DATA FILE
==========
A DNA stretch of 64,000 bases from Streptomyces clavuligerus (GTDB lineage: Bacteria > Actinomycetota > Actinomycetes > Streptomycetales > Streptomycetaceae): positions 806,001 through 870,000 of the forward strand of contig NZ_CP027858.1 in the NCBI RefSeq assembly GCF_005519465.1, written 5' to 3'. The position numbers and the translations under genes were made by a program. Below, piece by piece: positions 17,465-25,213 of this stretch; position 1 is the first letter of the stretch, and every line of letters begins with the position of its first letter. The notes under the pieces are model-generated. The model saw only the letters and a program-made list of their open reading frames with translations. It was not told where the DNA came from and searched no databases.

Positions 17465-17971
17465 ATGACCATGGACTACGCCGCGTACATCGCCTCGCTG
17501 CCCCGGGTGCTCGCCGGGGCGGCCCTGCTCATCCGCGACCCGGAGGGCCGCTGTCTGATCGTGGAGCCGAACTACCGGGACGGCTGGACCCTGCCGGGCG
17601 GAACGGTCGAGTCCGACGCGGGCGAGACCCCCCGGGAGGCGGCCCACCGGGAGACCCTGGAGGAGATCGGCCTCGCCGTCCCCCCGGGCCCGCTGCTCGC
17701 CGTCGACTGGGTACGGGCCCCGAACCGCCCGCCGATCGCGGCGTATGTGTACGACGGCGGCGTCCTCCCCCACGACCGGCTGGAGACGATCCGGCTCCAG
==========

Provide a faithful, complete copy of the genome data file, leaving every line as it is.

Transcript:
A DNA stretch of 64,000 bases from Streptomyces clavuligerus (GTDB lineage: Bacteria > Actinomycetota > Actinomycetes > Streptomycetales > Streptomycetaceae): positions 806,001 through 870,000 of the forward strand of contig NZ_CP027858.1 in the NCBI RefSeq assembly GCF_005519465.1, written 5' to 3'. The position numbers and the translations under genes were made by a program. Below, piece by piece: positions 17,465-25,213 of this stretch; position 1 is the first letter of the stretch, and every line of letters begins with the position of its first letter. The notes under the pieces are model-generated. The model saw only the letters and a program-made list of their open reading frames with translations. It was not told where the DNA came from and searched no databases.

Positions 17465-17971
17465 ATGACCATGGACTACGCCGCGTACATCGCCTCGCTG
17501 CCCCGGGTGCTCGCCGGGGCGGCCCTGCTCATCCGCGACCCGGAGGGCCGCTGTCTGATCGTGGAGCCGAACTACCGGGACGGCTGGACCCTGCCGGGCG
17601 GAACGGTCGAGTCCGACGCGGGCGAGACCCCCCGGGAGGCGGCCCACCGGGAGACCCTGGAGGAGATCGGCCTCGCCGTCCCCCCGGGCCCGCTGCTCGC
17701 CGTCGACTGGGTACGGGCCCCGAACCGCCCGCCGATCGCGGCGTATGTGTACGACGGCGGCGTCCTCCCCCACGACCGGCTGGAGACGATCCGGCTCCAG